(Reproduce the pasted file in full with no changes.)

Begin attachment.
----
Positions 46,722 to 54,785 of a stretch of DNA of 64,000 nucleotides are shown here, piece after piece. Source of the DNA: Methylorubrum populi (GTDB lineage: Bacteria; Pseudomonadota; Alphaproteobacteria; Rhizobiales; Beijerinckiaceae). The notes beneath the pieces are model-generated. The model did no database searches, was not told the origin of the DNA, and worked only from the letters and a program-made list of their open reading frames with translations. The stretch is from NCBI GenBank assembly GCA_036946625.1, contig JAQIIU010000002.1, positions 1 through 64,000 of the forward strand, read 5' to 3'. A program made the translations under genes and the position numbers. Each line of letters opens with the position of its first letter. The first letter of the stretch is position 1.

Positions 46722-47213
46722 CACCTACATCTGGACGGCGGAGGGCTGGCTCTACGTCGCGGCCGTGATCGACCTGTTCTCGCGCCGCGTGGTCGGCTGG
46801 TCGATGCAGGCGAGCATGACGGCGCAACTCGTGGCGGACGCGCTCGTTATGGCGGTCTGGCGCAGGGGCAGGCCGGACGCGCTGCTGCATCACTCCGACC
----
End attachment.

Positions 46,722 to 54,785 of a stretch of DNA of 64,000 nucleotides are shown here, piece after piece. Source of the DNA: Methylorubrum populi (GTDB lineage: Bacteria; Pseudomonadota; Alphaproteobacteria; Rhizobiales; Beijerinckiaceae). The notes beneath the pieces are model-generated. The model did no database searches, was not told the origin of the DNA, and worked only from the letters and a program-made list of their open reading frames with translations. The stretch is from NCBI GenBank assembly GCA_036946625.1, contig JAQIIU010000002.1, positions 1 through 64,000 of the forward strand, read 5' to 3'. A program made the translations under genes and the position numbers. Each line of letters opens with the position of its first letter. The first letter of the stretch is position 1.

Positions 46722-47213
46722 CACCTACATCTGGACGGCGGAGGGCTGGCTCTACGTCGCGGCCGTGATCGACCTGTTCTCGCGCCGCGTGGTCGGCTGG
46801 TCGATGCAGGCGAGCATGACGGCGCAACTCGTGGCGGACGCGCTCGTTATGGCGGTCTGGCGCAGGGGCAGGCCGGACGCGCTGCTGCATCACTCCGACC